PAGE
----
In a Saipan Tribune story titled “It’s open season,” it was “reported,” in extensive speculative detail, that there will be a special election to fill the “vacancy” created by the death of Rep. Frank Dela Cruz, may he rest in peace.
I would call this story irresponsible but for the final paragraph, which reads, “Chief solicitor Charles E. Brasington told Saipan Tribune on Tuesday that the CNMI Constitution and statutes are straightforward about the issue whether a special election will be held or not.”
This is an absolutely mind-boggling statement by Mr. Brasington. There is, in fact, absolutely nothing in the CNMI Constitution or statutes directly addressing the question of what happens when a member-elect of the Legislature dies before being sworn in.
Mr. Brasington makes the unsupported assumption that the death of Rep. Dela Cruz (representative-elect for the 21st House) created a “vacancy” to be filled pursuant to Section 9 of Article II of the Commonwealth Constitution. If this were true, his statement would be correct. The CNMI Constitution and statutes are “straightforward” on the issue of what happens when there is a vacancy.
I contend, however, that there is not at this time any vacancy on account of the simple truth that the 21st House of Representatives does not yet exist and will not exist until it organizes itself on Monday pursuant to Section 14 of Article II of the Commonwealth Constitution.
To be precise, there is no vacancy except in the 20th Legislature which, if it has not already adjourned sine die, in any case expires on Monday. If that vacancy were in question, Article II, section 9 clearly states it would be filled by appointment.
Thus, Mr. Brasington is not only wrong, but he is presuming to usurp the authority of the 21st House of Representatives. This is because Article II, Section 14(a) of the Commonwealth Constitution plainly states, “Each house of the legislature shall be the final judge of the election and qualification of its members…”
On Nov. 13, 2018, the voters of Precinct 3 spoke with their ballots and let their views be known on who should represent them in the 21st House of Representatives. Rep. Dela Cruz was the fifth highest vote getter and was declared a winner by the Commonwealth Election Commission performing its ministerial duty under the Election Law. Rep. Donald Barcinas was the seventh highest vote-getter. With the passing of Rep. Dela Cruz, Rep. Barcinas has the sixth highest vote among living candidates for Precinct 3 as we approach the organizational session of the 21st Legislature.
The only guidance to be found in the election law is 1 CMC § 6524(c), which states in relevant part: “In the case of any office where more than one candidate is to be elected, the candidates receiving the highest number of votes, from greatest to least, shall be declared the winning candidates.”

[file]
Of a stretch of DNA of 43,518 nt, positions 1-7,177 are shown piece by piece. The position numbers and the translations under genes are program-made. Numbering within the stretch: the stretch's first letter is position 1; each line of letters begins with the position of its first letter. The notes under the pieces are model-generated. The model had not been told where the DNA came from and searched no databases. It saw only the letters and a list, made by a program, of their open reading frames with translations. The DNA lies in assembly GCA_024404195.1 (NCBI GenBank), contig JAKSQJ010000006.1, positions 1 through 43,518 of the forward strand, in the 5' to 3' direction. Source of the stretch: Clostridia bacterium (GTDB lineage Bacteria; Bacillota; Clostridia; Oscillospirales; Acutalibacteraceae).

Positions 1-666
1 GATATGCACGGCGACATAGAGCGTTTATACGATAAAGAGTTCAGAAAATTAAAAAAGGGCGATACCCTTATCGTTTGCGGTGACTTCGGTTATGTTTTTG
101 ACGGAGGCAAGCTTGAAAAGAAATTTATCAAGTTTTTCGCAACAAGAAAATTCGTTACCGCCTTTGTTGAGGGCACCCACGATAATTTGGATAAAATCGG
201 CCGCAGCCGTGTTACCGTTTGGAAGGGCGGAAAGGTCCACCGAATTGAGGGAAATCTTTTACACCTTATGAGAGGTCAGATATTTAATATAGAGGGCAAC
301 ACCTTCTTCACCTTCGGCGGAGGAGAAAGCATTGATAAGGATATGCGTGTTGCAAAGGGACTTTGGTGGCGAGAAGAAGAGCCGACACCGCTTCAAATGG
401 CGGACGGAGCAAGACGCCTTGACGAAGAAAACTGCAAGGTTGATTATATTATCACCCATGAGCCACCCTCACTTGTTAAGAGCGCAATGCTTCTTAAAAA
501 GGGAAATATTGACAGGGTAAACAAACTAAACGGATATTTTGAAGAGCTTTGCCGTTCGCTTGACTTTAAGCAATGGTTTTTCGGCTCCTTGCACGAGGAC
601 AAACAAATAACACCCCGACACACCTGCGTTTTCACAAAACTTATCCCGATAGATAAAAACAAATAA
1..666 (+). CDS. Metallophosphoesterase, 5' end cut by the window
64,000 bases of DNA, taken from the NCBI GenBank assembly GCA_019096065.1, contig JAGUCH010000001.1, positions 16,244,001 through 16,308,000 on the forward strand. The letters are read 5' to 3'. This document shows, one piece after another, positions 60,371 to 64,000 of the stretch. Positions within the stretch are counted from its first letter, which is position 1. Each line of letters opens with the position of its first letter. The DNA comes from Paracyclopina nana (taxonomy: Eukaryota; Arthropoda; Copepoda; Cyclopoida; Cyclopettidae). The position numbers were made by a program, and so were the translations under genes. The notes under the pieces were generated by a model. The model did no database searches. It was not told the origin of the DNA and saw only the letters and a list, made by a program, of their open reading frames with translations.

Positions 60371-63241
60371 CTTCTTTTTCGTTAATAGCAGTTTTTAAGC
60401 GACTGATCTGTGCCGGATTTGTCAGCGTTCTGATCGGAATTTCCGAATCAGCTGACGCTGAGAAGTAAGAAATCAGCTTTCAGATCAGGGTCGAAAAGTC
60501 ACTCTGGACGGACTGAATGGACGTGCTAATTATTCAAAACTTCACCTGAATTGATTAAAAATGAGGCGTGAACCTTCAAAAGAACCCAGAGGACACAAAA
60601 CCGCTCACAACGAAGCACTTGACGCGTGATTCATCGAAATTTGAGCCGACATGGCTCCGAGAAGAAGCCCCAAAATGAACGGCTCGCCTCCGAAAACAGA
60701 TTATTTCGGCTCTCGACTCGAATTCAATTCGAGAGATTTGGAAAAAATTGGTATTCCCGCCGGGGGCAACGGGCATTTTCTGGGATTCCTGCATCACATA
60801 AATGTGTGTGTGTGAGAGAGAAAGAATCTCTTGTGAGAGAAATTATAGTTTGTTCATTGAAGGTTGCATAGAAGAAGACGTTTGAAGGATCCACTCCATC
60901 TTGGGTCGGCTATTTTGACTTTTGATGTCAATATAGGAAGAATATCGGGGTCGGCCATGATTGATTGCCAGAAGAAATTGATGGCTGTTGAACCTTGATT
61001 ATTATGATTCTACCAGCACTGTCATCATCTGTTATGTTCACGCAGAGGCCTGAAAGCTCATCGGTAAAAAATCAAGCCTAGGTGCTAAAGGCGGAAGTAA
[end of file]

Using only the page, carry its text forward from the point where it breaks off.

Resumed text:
Only a living candidate can assume office. Applying the principle of 1 CMC § 6524(c) to the remaining living candidates requires that Rep. Donald Barcinas be presumptively considered entitled to a Precinct 3 House seat in the 21st Legislature. Importantly, there is no good reason to refuse to so, and respect for both the rule of law and the voice of the people demands that he be so recognized.
Rep. Donald Barcinas has a legitimate claim to a seat in the 21st Commonwealth House of Representatives, and only the 21st House, in its organizational session, can judge his election and qualifications and decide whether or not to seat him. That is the bottom line.
It is further to be noted that this kind of issue has already been addressed in 1990 by the Commonwealth Supreme Court in Mafnas v. Inos, 1 N.M.I. 101 (1990). Although not directly on point, there is much in Mafnas v. Inos that is instructive in answering the present question.
And Mafnas v. Inos is not the only case pertinent to the question at hand. “Under the Constitution only the Legislature has the power to seat its members, and only if the Legislature delegates some or all of its power to the courts do we obtain the jurisdiction to determine contested legislative elections.” Manglona v. Benavente, 829 F.2d 899 (9th Cir. 1987).
In my view, there is no conceivable legitimate justification for the members-elect of the 21st House of Representatives to disregard the expressed views of the voters of Precinct 3 and refuse to seat Rep. Barcinas and instead deny him (and those who voted for him) the seat by declaring a vacancy and paving the way for a special election in which it would be, in the apt title of the Saipan Tribune, “open season” and a free-for-all for any resident of Precinct 3 to try to grab the seat away from him. It also would be a grotesque waste of taxpayers’ money.
Additionally, it is premature to be talking about a special election when the legal basis to conduct one is yet to be established. Pursuant to 1 CMC § 6502(a), special elections to fill vacancies take place only upon the call of the governor. The governor so far has not called one (or attempted to call one). And since there is at this time no vacancy to fill, the governor is presently powerless to call a special election, no matter what he thinks would be desirable to try to keep Rep. Donald Barcinas out of the 21st House.
Assistant attorneys general and reporters should be more careful about the potential for confusing and misleading the public.
Stephen C. Woodruff
Senate legal counsel in the 9th,
10th,11th, and 12th Legislatures